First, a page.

Construction Industry/load capacity


I just acquired a hot tub. it is 8x8 ft and weight is 765, I think it holds 7 people and 510 gallons of water. I need to put it on a deck rather then a pad. I have someone doing this. It is a 14x14 foot deck and I am concerned how many supports are needed and the size of the joist, etc to make certain this will last and hold up to the weight? I do not think they are making it heavy enough but can not do the figures to know what I will need to do the job. It will also have a roof over it.

Hello Edna,

I don't think you will like this answer.  Your hot tub, water and people have a total weight of 6,500 lbs. (I assumed 1,500 lbs of people.)
That calculates to 101.56 lbs per square foot under the hot tub.  When the tub is empty the weight per sq. ft. is only 12 lbs.  As you can see, water is heavy and your hot tub will hold over 4,250 lbs of water.

I recommend that you isolate the hot tub on its own foundation.  That is, build an 8' x 8' frame with 9 columns going to the frost line. Use 2"x 10" rim perimeter and joists at 12" o.c. with a maximum span of approx. 4'.  Apply the floor decking in long (14') pieces over the entire deck and the hot tub framing is concealed and the weight distributed. You may want to consider plastic decking which looks like wood will not deteriorate.

As a safety factor, you may want to contact your Building Dept. and ask them what their minimum standards are for supporting a hot tub, given all the above weights.

I hope my reply has been helpful.

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Roger Zona


I am experienced in all types of construction: residential, industrial and commercial; single family, multi-family, mid-rise and high rise buildings (16 story office building) as well as remodeling, additions and tenant improvements. I can field most any question that relates to general construction. I have consulted with infrastructure (utility) contractors also and have a good general knowledge of underground utility construction for subdivisions and commercial projects.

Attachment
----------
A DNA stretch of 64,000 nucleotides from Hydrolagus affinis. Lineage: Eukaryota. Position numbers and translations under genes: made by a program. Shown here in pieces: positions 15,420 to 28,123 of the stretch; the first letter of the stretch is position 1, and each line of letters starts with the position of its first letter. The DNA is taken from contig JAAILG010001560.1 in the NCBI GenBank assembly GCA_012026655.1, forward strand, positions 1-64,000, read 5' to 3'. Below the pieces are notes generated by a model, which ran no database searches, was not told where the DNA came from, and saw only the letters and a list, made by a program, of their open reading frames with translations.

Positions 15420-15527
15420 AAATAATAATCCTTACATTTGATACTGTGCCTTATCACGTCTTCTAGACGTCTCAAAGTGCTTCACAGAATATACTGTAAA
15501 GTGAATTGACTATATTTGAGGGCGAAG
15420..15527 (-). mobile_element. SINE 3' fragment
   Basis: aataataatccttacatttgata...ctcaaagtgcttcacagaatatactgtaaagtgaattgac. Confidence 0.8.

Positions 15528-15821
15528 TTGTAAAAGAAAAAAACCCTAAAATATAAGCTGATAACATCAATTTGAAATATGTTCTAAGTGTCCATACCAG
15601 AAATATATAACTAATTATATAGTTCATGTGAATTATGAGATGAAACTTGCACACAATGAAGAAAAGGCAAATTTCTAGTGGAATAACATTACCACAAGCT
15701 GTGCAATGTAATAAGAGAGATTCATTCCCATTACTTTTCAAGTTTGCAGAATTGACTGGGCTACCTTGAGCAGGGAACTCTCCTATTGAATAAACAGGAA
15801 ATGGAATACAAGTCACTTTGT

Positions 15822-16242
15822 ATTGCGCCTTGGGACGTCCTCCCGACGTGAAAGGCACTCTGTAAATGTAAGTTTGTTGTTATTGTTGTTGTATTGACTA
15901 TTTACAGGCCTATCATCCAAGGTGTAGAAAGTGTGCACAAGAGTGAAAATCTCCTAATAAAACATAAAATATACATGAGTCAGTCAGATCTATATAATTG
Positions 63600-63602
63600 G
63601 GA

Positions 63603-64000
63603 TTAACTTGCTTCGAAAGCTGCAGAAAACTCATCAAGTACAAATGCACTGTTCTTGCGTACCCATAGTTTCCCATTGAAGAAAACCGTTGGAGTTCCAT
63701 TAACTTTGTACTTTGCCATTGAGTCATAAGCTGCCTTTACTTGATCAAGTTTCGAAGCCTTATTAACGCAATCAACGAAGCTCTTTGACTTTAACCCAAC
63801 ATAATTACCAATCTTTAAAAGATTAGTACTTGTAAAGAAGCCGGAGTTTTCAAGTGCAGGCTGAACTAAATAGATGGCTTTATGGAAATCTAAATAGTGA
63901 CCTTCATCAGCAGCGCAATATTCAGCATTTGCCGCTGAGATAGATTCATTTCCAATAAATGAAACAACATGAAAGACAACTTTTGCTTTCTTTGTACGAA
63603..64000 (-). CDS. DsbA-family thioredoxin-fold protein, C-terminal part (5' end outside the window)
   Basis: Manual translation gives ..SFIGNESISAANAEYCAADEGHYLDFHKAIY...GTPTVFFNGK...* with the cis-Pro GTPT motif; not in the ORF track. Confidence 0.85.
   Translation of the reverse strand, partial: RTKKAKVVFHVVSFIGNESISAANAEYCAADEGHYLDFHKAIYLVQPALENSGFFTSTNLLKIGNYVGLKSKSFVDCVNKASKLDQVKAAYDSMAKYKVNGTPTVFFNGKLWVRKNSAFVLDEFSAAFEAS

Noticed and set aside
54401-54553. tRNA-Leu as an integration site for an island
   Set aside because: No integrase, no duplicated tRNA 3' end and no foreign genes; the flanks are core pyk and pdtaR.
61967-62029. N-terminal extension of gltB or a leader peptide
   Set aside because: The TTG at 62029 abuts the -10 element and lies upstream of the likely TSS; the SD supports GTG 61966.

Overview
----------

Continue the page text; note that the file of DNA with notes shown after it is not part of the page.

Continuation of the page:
After college, I began my career in the construction industry. I chose to become an apprentice Architect and 4 yrs later I opened my own architectural design firm. Six years later I moved to Florida to buy & develop land and build. I became a State of Florida Certified General Contractor and operated my business for 45 years. I built all types of residential and commercial buildings including warehouses, shopping centers, high rise apartments and office buildings and developed sites for other contractors. I retired and became a consultant to the construction industry. I maintain my license and continuing education requirements, operate a small construction company and write a weekly newspaper column for the Palm Beach Post (a Cox publication) with the byline "Ask The Contractor". I am the "technical editor" for a publisher of books that relate to home maintenance.

Previously - NAHA Currently - FLCA (Florida Licensed Contractors Assoc.)

Palm Beach Post newspaper - weekly Q & A column Happy Herald monthly real estate publication - monthly column

Michigan State University University of Detroit BS in Engineering

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I built a home in Palm Beach for a member of the Pulitzer Family. I was responsible for the completion of a twin hi-rise condominium project for G.E. Credit. I was a partner in the successful development of a P.U.D. (Planned Urban Development) subdivision. I represented the largest home builder from France (Bati Service, S.A.) in the development of a subdivision and the design and construction of the homes.

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